Sally Challen – From murder conviction to retrial
05 March 2019
On 28 February the Court of Appeal quashed the murder conviction of Sally Challen in a judgment which has received widespread media coverage.
Ms Challen killed her husband in a hammer attack in 2010 and was convicted at Guildford Crown Court the following year. At her trial she advanced the defence of diminished responsibility following years of mental abuse; the prosecution case was that she was a jealous wife who committed the offence after suspecting infidelity.
The murder conviction was quashed because of new psychiatric evidence suggesting that at the time of the killing Ms Challen was suffering from two mental disorders, and that the absence of such evidence at her trial led to her conviction being unsafe.
The Court declined to substitute a conviction of manslaughter for that of murder. If they had done so then it is possible that Ms Challen, who has spent 9 years in prison, could have been immediately released. Instead a retrial was ordered for later this year. The Court also declined to grant Ms Challen bail pending retrial.
Since Ms Challen’s conviction in 2011 the criminal offence of controlling and coercive behaviour has become law. The offence is committed within an intimate or family relationship where one party causes the other to fear that violence will be used against them on at least two occasions, or where the controlling party causes serious harm and distress which has a substantial adverse effect on the day to day activities of the victim. It follows that such abusive behaviour need not involve the use or threat of violence.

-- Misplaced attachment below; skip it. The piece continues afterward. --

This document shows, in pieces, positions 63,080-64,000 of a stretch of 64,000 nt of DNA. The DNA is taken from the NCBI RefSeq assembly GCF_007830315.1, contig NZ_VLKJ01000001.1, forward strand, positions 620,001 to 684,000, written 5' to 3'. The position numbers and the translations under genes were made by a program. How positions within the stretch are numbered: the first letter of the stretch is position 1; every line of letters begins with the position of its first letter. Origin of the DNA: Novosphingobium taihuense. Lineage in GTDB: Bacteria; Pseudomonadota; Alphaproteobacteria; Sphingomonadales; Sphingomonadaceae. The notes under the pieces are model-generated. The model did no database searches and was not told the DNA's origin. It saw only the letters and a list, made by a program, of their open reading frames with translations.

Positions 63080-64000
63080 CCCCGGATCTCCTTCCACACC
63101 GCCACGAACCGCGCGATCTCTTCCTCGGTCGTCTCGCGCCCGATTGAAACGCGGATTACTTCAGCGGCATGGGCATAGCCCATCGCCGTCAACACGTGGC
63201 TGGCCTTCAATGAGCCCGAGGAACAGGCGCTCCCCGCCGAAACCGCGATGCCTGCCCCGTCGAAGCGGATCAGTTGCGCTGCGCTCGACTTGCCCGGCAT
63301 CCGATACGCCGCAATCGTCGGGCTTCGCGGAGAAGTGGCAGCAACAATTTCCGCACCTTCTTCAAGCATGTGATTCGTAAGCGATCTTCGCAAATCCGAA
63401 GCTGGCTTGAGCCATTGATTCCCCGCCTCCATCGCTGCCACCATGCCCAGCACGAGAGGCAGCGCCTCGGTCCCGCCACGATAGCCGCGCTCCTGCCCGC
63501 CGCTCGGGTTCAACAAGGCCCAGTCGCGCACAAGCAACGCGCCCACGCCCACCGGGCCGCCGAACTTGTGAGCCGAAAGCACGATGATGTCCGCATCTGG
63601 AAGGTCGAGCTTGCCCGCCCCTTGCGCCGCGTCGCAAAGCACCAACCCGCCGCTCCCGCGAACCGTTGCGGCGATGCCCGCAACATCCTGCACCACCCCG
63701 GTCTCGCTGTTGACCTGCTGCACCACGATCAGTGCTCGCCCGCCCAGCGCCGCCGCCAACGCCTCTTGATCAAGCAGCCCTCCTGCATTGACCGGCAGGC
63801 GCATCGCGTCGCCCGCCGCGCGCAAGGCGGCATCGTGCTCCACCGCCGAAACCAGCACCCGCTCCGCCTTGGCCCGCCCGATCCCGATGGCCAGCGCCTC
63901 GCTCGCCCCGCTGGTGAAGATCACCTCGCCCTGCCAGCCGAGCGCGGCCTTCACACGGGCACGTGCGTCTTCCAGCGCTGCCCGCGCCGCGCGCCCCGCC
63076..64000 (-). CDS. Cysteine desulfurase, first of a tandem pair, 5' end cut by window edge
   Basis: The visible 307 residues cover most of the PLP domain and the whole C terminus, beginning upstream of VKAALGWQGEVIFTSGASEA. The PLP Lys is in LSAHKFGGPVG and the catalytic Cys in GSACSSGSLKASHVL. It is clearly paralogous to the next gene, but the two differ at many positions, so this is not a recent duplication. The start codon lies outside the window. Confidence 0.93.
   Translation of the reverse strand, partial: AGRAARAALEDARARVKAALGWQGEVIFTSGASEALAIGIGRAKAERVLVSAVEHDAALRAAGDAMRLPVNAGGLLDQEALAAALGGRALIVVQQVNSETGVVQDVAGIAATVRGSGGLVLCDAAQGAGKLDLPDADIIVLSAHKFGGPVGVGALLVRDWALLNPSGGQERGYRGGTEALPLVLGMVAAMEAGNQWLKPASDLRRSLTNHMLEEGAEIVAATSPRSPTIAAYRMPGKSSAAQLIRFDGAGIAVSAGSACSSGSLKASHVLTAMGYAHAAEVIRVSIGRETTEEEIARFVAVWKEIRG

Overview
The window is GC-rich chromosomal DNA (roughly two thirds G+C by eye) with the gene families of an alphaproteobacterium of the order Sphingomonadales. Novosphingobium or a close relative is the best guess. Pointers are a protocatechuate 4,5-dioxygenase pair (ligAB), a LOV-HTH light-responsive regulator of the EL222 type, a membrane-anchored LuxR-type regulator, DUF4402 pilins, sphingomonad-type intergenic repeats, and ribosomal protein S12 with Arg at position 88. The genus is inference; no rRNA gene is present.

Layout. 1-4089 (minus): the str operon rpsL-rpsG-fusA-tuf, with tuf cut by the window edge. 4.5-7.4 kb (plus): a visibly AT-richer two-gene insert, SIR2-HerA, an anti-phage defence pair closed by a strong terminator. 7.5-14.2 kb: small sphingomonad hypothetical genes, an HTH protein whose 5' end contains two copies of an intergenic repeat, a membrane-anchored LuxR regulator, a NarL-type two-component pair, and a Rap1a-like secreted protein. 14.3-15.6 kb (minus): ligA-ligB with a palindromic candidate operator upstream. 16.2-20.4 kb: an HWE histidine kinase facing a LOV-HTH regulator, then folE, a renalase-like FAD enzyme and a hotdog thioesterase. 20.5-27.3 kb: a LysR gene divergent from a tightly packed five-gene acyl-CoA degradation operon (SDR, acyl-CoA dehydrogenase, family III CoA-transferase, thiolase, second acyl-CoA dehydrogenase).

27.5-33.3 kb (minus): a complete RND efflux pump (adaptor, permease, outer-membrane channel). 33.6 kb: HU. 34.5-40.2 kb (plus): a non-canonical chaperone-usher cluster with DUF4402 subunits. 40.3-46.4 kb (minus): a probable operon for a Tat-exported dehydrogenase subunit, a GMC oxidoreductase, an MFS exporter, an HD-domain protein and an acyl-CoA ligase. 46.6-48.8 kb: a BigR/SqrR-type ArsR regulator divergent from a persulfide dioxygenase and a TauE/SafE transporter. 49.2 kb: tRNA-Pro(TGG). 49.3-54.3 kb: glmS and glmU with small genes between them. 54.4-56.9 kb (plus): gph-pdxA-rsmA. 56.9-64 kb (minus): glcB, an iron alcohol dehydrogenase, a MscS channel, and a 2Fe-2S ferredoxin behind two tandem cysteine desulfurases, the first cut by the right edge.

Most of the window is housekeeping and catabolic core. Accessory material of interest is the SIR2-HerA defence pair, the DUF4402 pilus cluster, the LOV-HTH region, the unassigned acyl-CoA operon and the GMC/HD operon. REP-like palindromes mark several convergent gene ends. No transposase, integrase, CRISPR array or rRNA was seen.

In her appeal Ms Challen claimed that she had been subjected to decades of such controlling behaviour by her husband. The media coverage of Ms Challen’s successful appeal has focused on this aspect of the case, with headlines proclaiming it to be a “landmark decision” or “watershed moment”, but such focus has the potential to be misleading. In fact the ruling in favour of Ms Challen turned on the relatively narrow issue of the absence of evidence regarding her mental health at the original trial, and not on her claims to have been subjected to coercive control in the years leading up to the fatal attack.
Although their judgment will not be published for several months it is clear that the Court of Appeal has not made any extension to the law concerning the defence of diminished responsibility, and has certainly not developed a new defence to murder benefitting those who claim to have been controlled and coerced by the person that they killed. While campaigners may claim success in raising legitimate issues of domestic abuse it does not necessarily follow that they have succeeded in changing the law.